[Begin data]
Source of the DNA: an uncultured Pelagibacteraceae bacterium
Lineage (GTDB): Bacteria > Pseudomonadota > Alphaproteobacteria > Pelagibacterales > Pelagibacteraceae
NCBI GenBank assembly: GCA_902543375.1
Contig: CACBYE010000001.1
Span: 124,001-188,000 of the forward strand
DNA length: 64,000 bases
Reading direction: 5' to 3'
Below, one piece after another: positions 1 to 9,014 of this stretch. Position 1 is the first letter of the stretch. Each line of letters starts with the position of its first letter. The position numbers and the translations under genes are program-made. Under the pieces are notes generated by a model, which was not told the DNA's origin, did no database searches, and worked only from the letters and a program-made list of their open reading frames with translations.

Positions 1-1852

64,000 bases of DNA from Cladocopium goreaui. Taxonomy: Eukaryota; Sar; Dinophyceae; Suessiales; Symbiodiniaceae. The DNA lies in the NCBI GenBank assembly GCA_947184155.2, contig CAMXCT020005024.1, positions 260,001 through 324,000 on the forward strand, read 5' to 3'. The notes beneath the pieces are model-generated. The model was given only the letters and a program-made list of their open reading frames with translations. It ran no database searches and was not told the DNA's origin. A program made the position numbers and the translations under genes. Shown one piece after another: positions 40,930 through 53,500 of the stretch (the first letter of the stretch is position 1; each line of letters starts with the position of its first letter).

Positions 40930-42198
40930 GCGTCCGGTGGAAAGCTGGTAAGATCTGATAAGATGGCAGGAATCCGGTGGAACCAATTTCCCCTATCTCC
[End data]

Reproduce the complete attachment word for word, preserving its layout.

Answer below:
Source of the DNA: an uncultured Pelagibacteraceae bacterium
Lineage (GTDB): Bacteria > Pseudomonadota > Alphaproteobacteria > Pelagibacterales > Pelagibacteraceae
NCBI GenBank assembly: GCA_902543375.1
Contig: CACBYE010000001.1
Span: 124,001-188,000 of the forward strand
DNA length: 64,000 bases
Reading direction: 5' to 3'
Below, one piece after another: positions 1 to 9,014 of this stretch. Position 1 is the first letter of the stretch. Each line of letters starts with the position of its first letter. The position numbers and the translations under genes are program-made. Under the pieces are notes generated by a model, which was not told the DNA's origin, did no database searches, and worked only from the letters and a program-made list of their open reading frames with translations.

Positions 1-1852

64,000 bases of DNA from Cladocopium goreaui. Taxonomy: Eukaryota; Sar; Dinophyceae; Suessiales; Symbiodiniaceae. The DNA lies in the NCBI GenBank assembly GCA_947184155.2, contig CAMXCT020005024.1, positions 260,001 through 324,000 on the forward strand, read 5' to 3'. The notes beneath the pieces are model-generated. The model was given only the letters and a program-made list of their open reading frames with translations. It ran no database searches and was not told the DNA's origin. A program made the position numbers and the translations under genes. Shown one piece after another: positions 40,930 through 53,500 of the stretch (the first letter of the stretch is position 1; each line of letters starts with the position of its first letter).

Positions 40930-42198
40930 GCGTCCGGTGGAAAGCTGGTAAGATCTGATAAGATGGCAGGAATCCGGTGGAACCAATTTCCCCTATCTCC